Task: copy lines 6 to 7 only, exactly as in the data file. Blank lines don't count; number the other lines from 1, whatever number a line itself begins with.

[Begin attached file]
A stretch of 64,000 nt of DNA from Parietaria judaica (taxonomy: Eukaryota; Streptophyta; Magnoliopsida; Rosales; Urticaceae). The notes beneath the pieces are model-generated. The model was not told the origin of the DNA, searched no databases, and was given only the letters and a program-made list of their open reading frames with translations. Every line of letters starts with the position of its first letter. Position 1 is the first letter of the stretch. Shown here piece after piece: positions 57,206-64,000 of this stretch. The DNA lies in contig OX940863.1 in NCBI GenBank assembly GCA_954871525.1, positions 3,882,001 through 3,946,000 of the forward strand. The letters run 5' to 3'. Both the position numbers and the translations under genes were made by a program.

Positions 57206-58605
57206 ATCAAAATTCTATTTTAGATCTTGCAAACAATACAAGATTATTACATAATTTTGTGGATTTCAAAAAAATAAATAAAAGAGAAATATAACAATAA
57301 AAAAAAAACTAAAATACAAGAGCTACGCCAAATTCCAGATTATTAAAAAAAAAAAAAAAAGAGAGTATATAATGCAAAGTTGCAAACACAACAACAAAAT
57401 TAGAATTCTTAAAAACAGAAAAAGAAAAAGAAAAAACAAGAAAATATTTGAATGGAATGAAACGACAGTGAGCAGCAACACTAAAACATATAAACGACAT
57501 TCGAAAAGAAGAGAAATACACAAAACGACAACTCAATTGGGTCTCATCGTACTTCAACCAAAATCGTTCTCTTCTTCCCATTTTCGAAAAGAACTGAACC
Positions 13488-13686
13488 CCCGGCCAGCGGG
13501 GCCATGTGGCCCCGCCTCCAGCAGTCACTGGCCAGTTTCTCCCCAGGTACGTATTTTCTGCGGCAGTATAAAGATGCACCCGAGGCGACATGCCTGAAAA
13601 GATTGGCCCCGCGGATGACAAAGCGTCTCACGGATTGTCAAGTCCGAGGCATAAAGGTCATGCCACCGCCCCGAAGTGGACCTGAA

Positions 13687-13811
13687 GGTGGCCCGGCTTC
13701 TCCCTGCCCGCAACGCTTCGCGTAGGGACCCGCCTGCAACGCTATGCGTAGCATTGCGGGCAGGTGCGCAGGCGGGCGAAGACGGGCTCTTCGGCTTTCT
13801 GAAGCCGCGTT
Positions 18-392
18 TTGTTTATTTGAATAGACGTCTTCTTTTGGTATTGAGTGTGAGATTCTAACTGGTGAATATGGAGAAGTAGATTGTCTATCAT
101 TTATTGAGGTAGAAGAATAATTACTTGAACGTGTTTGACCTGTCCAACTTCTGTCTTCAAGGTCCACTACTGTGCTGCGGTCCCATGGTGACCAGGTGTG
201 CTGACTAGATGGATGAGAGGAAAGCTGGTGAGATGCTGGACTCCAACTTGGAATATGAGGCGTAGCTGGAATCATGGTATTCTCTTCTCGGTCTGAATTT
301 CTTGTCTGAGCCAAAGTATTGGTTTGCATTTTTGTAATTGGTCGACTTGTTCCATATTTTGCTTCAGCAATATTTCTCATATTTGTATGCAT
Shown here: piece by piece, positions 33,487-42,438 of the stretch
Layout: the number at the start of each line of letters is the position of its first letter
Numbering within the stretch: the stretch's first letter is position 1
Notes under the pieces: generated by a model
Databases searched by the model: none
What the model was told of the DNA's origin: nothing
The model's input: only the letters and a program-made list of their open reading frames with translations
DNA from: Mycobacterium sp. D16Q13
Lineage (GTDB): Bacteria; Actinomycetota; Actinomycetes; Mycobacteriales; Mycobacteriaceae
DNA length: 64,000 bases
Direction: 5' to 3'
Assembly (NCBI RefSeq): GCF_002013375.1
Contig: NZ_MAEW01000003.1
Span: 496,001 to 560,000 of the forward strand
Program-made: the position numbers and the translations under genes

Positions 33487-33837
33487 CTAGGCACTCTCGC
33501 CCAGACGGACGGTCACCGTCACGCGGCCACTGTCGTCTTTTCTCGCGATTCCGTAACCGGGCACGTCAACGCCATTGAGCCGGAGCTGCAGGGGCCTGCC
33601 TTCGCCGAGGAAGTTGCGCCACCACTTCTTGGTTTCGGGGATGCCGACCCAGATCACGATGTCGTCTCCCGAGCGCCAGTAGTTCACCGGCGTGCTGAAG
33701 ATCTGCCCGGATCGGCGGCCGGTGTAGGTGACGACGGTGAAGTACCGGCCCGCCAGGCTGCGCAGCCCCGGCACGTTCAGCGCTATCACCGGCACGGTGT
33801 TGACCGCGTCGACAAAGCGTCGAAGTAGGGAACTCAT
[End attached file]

57501 TCGAAAAGAAGAGAAATACACAAAACGACAACTCAATTGGGTCTCATCGTACTTCAACCAAAATCGTTCTCTTCTTCCCATTTTCGAAAAGAACTGAACC
Positions 13488-13686